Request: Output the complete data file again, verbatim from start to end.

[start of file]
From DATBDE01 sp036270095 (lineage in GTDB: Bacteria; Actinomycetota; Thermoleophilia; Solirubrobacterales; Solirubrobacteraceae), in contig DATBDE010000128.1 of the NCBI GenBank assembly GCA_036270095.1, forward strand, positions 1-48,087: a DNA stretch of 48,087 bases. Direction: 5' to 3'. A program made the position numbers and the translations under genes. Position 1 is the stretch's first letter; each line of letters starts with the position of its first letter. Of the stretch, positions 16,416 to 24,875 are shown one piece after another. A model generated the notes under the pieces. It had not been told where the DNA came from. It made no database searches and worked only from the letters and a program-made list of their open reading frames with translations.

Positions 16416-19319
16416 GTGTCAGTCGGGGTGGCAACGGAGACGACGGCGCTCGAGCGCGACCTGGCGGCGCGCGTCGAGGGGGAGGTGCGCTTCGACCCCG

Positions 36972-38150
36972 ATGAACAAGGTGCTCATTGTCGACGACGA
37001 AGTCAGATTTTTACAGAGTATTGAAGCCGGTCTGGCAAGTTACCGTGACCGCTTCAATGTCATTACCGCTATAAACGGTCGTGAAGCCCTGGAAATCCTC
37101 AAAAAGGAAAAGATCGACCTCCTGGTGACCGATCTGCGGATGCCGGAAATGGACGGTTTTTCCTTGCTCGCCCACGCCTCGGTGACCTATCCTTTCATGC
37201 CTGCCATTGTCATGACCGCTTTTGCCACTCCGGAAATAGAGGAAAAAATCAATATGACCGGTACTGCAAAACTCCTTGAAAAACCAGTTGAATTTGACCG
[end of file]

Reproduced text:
From DATBDE01 sp036270095 (lineage in GTDB: Bacteria; Actinomycetota; Thermoleophilia; Solirubrobacterales; Solirubrobacteraceae), in contig DATBDE010000128.1 of the NCBI GenBank assembly GCA_036270095.1, forward strand, positions 1-48,087: a DNA stretch of 48,087 bases. Direction: 5' to 3'. A program made the position numbers and the translations under genes. Position 1 is the stretch's first letter; each line of letters starts with the position of its first letter. Of the stretch, positions 16,416 to 24,875 are shown one piece after another. A model generated the notes under the pieces. It had not been told where the DNA came from. It made no database searches and worked only from the letters and a program-made list of their open reading frames with translations.

Positions 16416-19319
16416 GTGTCAGTCGGGGTGGCAACGGAGACGACGGCGCTCGAGCGCGACCTGGCGGCGCGCGTCGAGGGGGAGGTGCGCTTCGACCCCG

Positions 36972-38150
36972 ATGAACAAGGTGCTCATTGTCGACGACGA
37001 AGTCAGATTTTTACAGAGTATTGAAGCCGGTCTGGCAAGTTACCGTGACCGCTTCAATGTCATTACCGCTATAAACGGTCGTGAAGCCCTGGAAATCCTC
37101 AAAAAGGAAAAGATCGACCTCCTGGTGACCGATCTGCGGATGCCGGAAATGGACGGTTTTTCCTTGCTCGCCCACGCCTCGGTGACCTATCCTTTCATGC
37201 CTGCCATTGTCATGACCGCTTTTGCCACTCCGGAAATAGAGGAAAAAATCAATATGACCGGTACTGCAAAACTCCTTGAAAAACCAGTTGAATTTGACCG